Rubenstein comes to all his interviews well prepared, if a bit short on charm. He’s developed a style much like Jack Webb on “Dragnet”: “Just the facts, Ma’am.” He’s respectful to his guests, even as his questions probe.

“How to Lead” begins with the best interview in the book. Its subject: Jeff Bezos, who happens to be the richest man in the world ($173.5 billion), founder and CEO of Amazon and owner of the Washington Post. A high school valedictorian who graduated summa cum laude and Phi Beta Kappa from Princeton, Bezos changed his major from theoretical physics to electrical engineering and computer science when he realized he was not going to be one of the top 50 theoretical physicists in the world — an indication, perhaps, of why he prizes failure as a pathway to success.

(Here, Rubenstein admits his own financial failure, the biggest business mistake he made, selling his firm’s equity in Amazon for $80 million in 1996, which, today, would be worth “about $4 billion.”)

In his interview, Bezos reveals a man devoted to his parents. “One of the great gifts I got is my mom and dad,” he says. “I was always loved. My parents loved me unconditionally.” He adds that he’s committed to eight hours of sleep every night, reserving “high IQ meetings” for midmorning, when he has his best energy. He says the most important work he’s doing at present is investing in the future by putting $1 billion a year of his own money into Blue Origin, his aspirational program to make expanded human space travel a reality.

The only one of Rubenstein’s leaders without a college degree, let alone the advanced degrees that most of the others hold, is Richard Branson, a dyslexic who dropped out of school at 15. “Do you think you could have been more successful in life if you had a university degree?” Rubenstein asks. “No,” says Branson, who founded Virgin Group, an umbrella for hundreds of Virgin enterprises, including Virgin Airlines, Virgin Megastores and Virgin Galactic. Branson is worth $4.2 billion.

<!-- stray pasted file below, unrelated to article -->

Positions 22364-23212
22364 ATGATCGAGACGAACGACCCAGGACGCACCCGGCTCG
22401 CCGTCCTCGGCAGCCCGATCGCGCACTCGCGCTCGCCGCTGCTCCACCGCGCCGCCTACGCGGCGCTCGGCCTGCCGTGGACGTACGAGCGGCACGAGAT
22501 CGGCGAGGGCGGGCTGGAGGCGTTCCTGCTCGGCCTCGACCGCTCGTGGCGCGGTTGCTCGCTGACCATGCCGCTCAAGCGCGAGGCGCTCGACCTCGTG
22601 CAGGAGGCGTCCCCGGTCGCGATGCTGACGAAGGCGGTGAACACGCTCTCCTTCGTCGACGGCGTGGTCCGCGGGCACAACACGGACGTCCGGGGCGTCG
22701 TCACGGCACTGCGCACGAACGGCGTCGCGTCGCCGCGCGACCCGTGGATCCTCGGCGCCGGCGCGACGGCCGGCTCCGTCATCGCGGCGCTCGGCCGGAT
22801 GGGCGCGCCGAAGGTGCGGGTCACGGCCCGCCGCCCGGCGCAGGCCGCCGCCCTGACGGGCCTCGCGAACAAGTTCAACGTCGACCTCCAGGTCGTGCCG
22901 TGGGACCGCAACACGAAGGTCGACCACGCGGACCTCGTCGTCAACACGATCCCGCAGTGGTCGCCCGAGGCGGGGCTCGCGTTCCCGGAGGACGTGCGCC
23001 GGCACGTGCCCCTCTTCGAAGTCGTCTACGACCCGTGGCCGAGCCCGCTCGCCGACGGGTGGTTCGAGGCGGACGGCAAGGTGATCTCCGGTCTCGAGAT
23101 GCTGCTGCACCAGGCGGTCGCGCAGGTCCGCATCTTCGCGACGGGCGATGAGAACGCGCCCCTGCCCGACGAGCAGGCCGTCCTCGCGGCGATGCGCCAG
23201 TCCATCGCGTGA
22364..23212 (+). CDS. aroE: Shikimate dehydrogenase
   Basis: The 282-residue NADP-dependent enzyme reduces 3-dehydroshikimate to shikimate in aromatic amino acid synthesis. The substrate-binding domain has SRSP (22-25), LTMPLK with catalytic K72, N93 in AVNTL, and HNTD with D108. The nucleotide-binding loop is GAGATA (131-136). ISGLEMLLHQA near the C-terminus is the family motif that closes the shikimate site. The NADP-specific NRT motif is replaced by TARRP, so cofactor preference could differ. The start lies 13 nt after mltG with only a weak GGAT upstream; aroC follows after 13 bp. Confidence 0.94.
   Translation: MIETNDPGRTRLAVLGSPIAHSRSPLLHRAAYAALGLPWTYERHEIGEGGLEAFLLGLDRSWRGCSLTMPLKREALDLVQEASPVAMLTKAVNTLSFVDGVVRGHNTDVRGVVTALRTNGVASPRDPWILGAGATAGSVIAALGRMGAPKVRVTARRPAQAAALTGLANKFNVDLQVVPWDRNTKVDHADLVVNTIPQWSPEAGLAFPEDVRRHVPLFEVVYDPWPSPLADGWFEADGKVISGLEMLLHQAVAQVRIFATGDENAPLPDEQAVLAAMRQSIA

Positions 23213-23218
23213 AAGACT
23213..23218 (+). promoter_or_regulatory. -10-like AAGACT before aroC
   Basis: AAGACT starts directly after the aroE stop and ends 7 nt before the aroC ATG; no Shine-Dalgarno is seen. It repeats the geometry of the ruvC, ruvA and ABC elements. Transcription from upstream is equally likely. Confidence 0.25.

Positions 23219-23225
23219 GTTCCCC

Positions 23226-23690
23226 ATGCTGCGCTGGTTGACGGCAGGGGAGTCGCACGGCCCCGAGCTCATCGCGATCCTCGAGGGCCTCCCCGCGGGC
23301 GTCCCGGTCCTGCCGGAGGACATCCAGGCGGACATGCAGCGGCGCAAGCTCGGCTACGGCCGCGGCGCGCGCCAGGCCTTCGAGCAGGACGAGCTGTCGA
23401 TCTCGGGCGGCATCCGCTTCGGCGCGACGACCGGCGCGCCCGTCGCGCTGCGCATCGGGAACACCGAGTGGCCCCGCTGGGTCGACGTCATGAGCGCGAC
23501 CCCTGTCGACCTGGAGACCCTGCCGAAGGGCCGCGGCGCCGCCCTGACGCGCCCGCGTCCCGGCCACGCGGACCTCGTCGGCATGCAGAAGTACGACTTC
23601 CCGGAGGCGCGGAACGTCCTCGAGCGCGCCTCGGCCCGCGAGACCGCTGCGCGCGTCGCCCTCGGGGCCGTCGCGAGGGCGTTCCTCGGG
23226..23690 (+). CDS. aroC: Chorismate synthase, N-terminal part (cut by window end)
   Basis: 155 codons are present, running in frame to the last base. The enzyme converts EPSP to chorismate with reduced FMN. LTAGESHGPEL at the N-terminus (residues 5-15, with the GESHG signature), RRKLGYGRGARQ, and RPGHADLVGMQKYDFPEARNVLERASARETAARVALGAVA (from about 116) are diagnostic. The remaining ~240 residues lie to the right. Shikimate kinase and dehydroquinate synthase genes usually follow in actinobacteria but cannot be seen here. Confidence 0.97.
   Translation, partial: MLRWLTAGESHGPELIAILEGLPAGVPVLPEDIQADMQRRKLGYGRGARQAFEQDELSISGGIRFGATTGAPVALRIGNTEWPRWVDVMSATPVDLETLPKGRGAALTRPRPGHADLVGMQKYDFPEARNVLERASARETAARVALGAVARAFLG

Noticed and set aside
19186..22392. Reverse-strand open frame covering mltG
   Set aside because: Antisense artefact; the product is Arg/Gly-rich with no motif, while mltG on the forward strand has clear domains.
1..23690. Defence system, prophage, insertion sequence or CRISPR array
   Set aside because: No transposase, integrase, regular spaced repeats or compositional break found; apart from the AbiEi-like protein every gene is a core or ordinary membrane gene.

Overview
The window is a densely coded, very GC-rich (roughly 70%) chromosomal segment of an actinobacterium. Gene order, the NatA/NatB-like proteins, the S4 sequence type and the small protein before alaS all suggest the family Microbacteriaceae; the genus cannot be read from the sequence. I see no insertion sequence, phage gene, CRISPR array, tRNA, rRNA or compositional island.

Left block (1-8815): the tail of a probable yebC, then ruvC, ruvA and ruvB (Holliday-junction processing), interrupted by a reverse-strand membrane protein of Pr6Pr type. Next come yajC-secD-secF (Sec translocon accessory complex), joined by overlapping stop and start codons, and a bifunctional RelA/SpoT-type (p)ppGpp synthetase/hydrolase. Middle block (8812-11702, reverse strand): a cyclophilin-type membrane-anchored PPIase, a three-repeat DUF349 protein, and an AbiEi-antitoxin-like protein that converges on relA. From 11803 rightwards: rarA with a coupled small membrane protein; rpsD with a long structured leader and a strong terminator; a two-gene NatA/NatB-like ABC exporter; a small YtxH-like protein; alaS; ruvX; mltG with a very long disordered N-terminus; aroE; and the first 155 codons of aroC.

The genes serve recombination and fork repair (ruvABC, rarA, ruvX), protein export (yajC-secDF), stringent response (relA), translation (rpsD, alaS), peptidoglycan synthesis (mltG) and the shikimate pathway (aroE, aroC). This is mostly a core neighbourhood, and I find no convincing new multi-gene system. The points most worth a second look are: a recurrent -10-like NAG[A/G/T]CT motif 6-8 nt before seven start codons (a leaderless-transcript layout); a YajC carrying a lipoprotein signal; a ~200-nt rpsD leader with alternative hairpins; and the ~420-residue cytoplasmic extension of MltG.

Rubenstein includes his double interview with two former two-term presidents, Bill Clinton and George W. Bush. But he has not interviewed his former boss, Jimmy Carter, a one-term president whom many consider a leader in humanitarian outreach. Rubenstein characterizes Carter’s term in office as a “failed White House.” Yet Carter established the Department of Energy in 1977 and the Department of Education in 1979.

He cut the deficit, ended rampant inflation and managed to get more of his legislation passed than any president since World War II with the exception of Lyndon Johnson. And Carter, a Nobel laureate, is the only president since Thomas Jefferson under whom the U.S. military never fired a shot.

With all due respect to this billionaire author, Carter’s presidency, while only four years, can hardly be dismissed as a failure.

This review originally appeared in the Washington Independent Review of Books.